Book Review: Crossroads by Jonathan Franzen

There’s a Franzen-sized hole in our reading lives that gets filled about once every eight years — that’s how Dwight Garner put it about Jonathan Franzen’s latest novel Crossroads.

What is the hole Franzen fills when he publishes a new novel?

Among other things, our desire for piercing insight into all matters of the American family. Crossroads, Franzen’s latest, is as absorbing on that topic as in any of his previous work that I’ve read. (Here are my reviews of Purity and Freedom, both of which I enjoyed tremendously, and my quotes from his non-fiction essay collection How to Be Alone.) Crossroads is a tour de force: utterly vivid characters, dynamic plot development, gorgeous – seemingly effortless – prose styling.

As he tracks one set of family dynamics, various themes or sub-themes run through the plot:

  • Religion. “Crossroads” is the name of the Christian youth group around which the plot is anchored. The pastors’ struggle to uphold basic religious precepts introduces persistent hypocrisy throughout the story. Yet in their frequent returning to religion and being present with the “feeling” of God, faith for the couple at the center of the book somehow comes off as a source of continual redemption — a true north for goodness.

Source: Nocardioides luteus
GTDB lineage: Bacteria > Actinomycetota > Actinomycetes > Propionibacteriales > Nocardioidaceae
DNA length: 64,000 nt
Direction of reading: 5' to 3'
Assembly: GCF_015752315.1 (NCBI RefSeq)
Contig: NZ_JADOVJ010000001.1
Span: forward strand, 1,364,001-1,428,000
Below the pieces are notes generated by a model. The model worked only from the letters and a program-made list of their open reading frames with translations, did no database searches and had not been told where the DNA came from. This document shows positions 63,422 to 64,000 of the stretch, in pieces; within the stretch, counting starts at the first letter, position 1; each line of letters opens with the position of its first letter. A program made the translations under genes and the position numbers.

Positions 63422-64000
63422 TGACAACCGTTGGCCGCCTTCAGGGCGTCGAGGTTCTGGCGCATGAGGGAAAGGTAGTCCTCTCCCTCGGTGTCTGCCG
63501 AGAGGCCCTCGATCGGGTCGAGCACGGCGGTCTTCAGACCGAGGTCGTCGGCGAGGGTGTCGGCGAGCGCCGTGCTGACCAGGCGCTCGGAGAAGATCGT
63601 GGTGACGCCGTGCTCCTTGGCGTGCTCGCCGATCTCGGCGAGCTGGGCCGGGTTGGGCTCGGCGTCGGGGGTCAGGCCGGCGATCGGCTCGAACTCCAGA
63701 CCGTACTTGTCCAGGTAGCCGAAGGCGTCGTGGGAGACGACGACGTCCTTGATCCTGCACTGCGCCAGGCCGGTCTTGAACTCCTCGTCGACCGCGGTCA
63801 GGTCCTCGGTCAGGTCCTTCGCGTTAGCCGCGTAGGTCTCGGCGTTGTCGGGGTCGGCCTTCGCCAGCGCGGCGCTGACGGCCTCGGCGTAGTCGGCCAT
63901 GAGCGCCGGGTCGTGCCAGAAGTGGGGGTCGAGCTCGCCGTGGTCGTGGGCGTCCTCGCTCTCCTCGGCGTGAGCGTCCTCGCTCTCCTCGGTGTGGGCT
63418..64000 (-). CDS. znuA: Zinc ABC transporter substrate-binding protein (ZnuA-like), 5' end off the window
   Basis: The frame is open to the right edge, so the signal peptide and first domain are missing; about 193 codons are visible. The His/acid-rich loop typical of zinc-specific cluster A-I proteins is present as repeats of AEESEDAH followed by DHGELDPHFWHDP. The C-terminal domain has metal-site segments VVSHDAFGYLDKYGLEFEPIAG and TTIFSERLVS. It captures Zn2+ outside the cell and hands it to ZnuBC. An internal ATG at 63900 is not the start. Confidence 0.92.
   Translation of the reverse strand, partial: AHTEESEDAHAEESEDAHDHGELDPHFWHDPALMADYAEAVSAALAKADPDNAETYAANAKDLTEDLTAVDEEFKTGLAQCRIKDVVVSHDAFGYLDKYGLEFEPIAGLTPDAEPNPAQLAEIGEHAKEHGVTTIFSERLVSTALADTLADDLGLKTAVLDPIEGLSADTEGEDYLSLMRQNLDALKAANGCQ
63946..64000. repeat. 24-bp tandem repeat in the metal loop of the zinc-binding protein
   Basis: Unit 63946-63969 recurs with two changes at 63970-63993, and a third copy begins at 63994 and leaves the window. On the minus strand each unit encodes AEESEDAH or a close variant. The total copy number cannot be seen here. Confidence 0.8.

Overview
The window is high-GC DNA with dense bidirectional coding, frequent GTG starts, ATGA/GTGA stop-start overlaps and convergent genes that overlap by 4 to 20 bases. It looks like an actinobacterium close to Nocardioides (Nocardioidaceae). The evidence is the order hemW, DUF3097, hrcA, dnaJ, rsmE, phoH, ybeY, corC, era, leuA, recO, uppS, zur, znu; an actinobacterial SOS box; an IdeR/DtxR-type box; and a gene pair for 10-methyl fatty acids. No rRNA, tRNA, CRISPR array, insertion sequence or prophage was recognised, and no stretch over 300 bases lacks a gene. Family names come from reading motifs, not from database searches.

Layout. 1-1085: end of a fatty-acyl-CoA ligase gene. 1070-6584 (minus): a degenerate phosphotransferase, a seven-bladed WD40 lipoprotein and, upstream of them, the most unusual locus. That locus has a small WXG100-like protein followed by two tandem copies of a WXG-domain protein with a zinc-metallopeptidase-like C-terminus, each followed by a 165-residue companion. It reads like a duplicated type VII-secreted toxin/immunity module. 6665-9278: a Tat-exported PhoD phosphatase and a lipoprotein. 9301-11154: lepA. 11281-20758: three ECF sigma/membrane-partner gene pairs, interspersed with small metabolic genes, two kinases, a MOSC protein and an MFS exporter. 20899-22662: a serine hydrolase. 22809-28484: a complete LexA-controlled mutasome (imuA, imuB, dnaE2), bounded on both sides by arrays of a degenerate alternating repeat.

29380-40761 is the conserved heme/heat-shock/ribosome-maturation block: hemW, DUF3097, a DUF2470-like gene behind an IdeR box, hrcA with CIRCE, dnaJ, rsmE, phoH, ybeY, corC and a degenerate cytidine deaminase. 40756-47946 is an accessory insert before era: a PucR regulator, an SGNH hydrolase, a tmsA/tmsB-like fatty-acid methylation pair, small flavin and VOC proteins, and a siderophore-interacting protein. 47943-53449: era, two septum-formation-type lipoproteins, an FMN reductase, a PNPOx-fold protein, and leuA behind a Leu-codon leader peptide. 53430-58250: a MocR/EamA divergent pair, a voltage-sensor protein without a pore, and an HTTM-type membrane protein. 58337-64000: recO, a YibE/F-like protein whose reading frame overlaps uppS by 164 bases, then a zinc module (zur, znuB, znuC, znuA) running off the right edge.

• The self-absorption of individual family members. The story gets told, chapter by chapter, from alternating perspectives. In this way you see how self-absorbed each person is as the same plot unfolds from each of their perspectives. They’re so in their heads and they’re so unaware of what others are doing or thinking. Their interest in each other slides along the surface in a self-interested way; there’s not a lot of apparent fundamental empathy.
  • Grass is greener on the other side. As husband and wife pursue affairs and the children pursue travel or drugs or other acts of rebellion, you get the sense that everyone sees contentment on the other side of their current reality. There’s a persistent dissatisfaction.
  • Approval-seeking adults surrounded by teenagers. The pastors who oversee the youth group crave the kids’ validation and fight for it in all sorts of amusing ways. The parents crave the approval of their kids — much more so than the reverse.
  • A high IQ person’s drug addiction. One character in the book seems modeled on David Foster Wallace (the person) in multiple ways (recall Franzen and DFW’s friendship). The scenes where this character gets high or drunk while still being exceptionally articulate are some of the best moments of the book. You really get a sense of the “the pulsing nowness” of a high, to his use phrase.